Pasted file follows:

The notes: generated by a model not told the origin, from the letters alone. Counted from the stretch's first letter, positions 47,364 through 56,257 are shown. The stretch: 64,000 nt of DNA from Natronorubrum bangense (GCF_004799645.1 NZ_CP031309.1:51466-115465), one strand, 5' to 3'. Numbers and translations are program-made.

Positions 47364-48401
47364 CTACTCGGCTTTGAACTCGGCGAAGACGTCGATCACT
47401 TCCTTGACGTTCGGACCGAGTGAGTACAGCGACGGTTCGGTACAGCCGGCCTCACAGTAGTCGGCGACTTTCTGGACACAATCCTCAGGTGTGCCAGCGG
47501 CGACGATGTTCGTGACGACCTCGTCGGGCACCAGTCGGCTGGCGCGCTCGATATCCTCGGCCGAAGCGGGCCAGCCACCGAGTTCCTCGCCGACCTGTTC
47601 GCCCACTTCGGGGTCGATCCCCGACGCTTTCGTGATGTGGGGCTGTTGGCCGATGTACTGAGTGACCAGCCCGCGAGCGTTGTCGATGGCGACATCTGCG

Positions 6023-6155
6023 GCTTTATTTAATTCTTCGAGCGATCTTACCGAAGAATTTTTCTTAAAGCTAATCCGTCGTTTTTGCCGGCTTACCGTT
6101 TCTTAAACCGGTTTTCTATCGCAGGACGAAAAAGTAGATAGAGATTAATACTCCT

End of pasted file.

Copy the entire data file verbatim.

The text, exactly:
The notes: generated by a model not told the origin, from the letters alone. Counted from the stretch's first letter, positions 47,364 through 56,257 are shown. The stretch: 64,000 nt of DNA from Natronorubrum bangense (GCF_004799645.1 NZ_CP031309.1:51466-115465), one strand, 5' to 3'. Numbers and translations are program-made.

Positions 47364-48401
47364 CTACTCGGCTTTGAACTCGGCGAAGACGTCGATCACT
47401 TCCTTGACGTTCGGACCGAGTGAGTACAGCGACGGTTCGGTACAGCCGGCCTCACAGTAGTCGGCGACTTTCTGGACACAATCCTCAGGTGTGCCAGCGG
47501 CGACGATGTTCGTGACGACCTCGTCGGGCACCAGTCGGCTGGCGCGCTCGATATCCTCGGCCGAAGCGGGCCAGCCACCGAGTTCCTCGCCGACCTGTTC
47601 GCCCACTTCGGGGTCGATCCCCGACGCTTTCGTGATGTGGGGCTGTTGGCCGATGTACTGAGTGACCAGCCCGCGAGCGTTGTCGATGGCGACATCTGCG

Positions 6023-6155
6023 GCTTTATTTAATTCTTCGAGCGATCTTACCGAAGAATTTTTCTTAAAGCTAATCCGTCGTTTTTGCCGGCTTACCGTT
6101 TCTTAAACCGGTTTTCTATCGCAGGACGAAAAAGTAGATAGAGATTAATACTCCT